Family wagons were, at one time, the vehicle of choice for so many Australian mums and dads. Lately however, this seems to be changing. With wagons declining in popularity and manufacturers discontinuing some models it would seem that there is now a space vacant in the Australian auto market. In a previous article I noted that the SUV’s seemed to be gaining ground on all other vehicle classes despite the economic downturn. With all of this in mind
Holden have refreshed their Captiva range to closer reflect the aspirations of this new market.
As expected the styling is very much in theme with the latest cross range series 2 re-vamp. The new Captiva resembles the curvature and lines of the Holden Cruze series 2, in a sense both are trying to create an air of European styling in their side panels and back ends. Despite these changes the new Captiva (I received the Captiva 7 in an interesting gold colour) is definitely a conservative refresh as opposed to a potentially more daring re-vamp. As an SUV it’s unlikely to match the good looks of an Audi or BMW range, however on the whole it is an attractive vehicle which should poll well with Holden fans. Some colours (black and maroon look great) suit the styling more than others (the white version looks a little disappointing)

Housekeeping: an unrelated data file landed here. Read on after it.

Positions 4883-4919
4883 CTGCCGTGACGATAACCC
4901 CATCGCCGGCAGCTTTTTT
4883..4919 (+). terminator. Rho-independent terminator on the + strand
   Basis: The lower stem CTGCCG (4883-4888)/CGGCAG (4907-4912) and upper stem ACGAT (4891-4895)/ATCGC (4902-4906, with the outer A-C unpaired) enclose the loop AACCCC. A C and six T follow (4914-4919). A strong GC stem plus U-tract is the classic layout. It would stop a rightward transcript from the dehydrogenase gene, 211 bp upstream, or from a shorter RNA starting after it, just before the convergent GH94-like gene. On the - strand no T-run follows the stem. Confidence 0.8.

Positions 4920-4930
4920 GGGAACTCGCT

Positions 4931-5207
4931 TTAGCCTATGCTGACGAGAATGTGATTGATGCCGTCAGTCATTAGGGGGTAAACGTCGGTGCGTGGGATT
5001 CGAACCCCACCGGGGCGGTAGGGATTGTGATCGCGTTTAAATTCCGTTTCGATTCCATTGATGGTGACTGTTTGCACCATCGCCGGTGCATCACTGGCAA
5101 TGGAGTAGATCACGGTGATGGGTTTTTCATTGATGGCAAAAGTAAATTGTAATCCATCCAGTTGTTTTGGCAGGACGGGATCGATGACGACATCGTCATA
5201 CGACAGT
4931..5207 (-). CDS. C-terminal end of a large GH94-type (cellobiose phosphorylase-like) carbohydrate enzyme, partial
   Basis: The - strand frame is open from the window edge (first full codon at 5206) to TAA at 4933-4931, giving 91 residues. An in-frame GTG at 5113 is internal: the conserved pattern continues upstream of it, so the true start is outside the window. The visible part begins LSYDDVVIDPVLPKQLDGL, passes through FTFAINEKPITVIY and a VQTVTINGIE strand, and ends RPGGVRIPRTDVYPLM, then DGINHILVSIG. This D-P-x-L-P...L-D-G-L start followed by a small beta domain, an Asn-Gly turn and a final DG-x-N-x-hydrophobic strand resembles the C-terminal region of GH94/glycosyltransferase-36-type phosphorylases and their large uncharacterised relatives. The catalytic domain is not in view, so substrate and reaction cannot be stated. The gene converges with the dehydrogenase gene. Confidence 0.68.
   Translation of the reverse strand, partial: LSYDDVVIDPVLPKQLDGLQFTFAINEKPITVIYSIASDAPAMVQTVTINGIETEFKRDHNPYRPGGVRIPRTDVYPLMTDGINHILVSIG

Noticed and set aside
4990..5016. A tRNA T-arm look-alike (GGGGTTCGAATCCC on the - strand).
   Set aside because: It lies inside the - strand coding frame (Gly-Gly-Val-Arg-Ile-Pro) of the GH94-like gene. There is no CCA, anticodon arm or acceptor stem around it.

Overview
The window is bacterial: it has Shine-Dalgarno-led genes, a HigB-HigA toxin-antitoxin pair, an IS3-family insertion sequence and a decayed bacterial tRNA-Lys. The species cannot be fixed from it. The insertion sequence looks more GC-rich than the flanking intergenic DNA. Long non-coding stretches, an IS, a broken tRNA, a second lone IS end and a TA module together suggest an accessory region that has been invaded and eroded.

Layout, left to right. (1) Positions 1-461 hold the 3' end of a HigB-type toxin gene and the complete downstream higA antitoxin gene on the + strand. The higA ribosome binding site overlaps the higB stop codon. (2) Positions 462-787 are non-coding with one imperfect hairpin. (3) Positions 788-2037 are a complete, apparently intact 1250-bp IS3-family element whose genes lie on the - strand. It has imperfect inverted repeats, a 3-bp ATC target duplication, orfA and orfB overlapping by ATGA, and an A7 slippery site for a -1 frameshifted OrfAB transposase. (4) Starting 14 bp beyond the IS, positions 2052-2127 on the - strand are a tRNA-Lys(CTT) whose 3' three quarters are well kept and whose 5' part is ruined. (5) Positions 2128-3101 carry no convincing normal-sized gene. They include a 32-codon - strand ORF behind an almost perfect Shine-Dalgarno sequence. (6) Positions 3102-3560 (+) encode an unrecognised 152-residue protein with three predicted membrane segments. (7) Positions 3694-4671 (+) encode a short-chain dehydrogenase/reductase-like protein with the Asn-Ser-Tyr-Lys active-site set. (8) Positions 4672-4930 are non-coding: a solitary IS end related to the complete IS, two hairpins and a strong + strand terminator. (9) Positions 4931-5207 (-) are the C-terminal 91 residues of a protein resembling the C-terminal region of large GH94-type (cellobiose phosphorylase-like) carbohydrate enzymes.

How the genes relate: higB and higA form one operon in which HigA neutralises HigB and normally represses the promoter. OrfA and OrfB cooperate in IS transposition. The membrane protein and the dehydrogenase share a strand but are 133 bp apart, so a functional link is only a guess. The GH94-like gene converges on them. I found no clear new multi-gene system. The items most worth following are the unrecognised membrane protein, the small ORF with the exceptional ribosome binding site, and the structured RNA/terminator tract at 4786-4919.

When first sitting into the Captiva one is immediately struck by one thing; where is the handbrake lever? Well, its actually now replaced with a simple button leaving a generous amount of cup holder space in its wake. Being a cup holder fan I adapted very quickly to this new space whilst at the same time retaining some nervousness about my ability to remember to use the button on parking. With seven seats (two are fold ups at the back of the vehicle) and ample space for shopping the new Captiva is unashamedly a family oriented car. With the exception of the handbrake change, the centre console and dash are more or less standard Holden set ups with the usual modern conveniences either as standard (Electronic Stability Control, park assist, Bluetooth connectivity etc.) or available as added extras.
Like with most modern diesels the noise factor is now not as much of a deal breaker as it was in the past. The sound only really becomes apparent when the vehicle is stationary (in traffic or at start up) and on most reasonably good roads the noise is almost indistinguishable from traditionally less noisy petrol SUV’s. With impressive torque (400Nm) and power (135Kw) the new Captiva moves on from where its predecessor left off in terms of towing capacity, but what is really remarkable is that the new model is by no means a gas guzzler. The fuel economy is impressive. Reaching 9.1 litres per 100 kilometres whilst keeping everything else is, in itself a remarkable achievement.
In the back of the new Captiva, when the two extra seats are pulled up there are two sets of babies shoe imprints in the moulding, this really says it all for what the new captiva is attempting to accomplish. In my honest opinion the new series will struggle to stand out from an increasingly competitive marketplace as more and more customers look to the Korean brands (Hyundai and KIA) for value for money. However with the Captiva starting at a very reasonable $27,990 and reaching $42,490 at the top end Holden should be capable of extending its reach beyond just family buyers.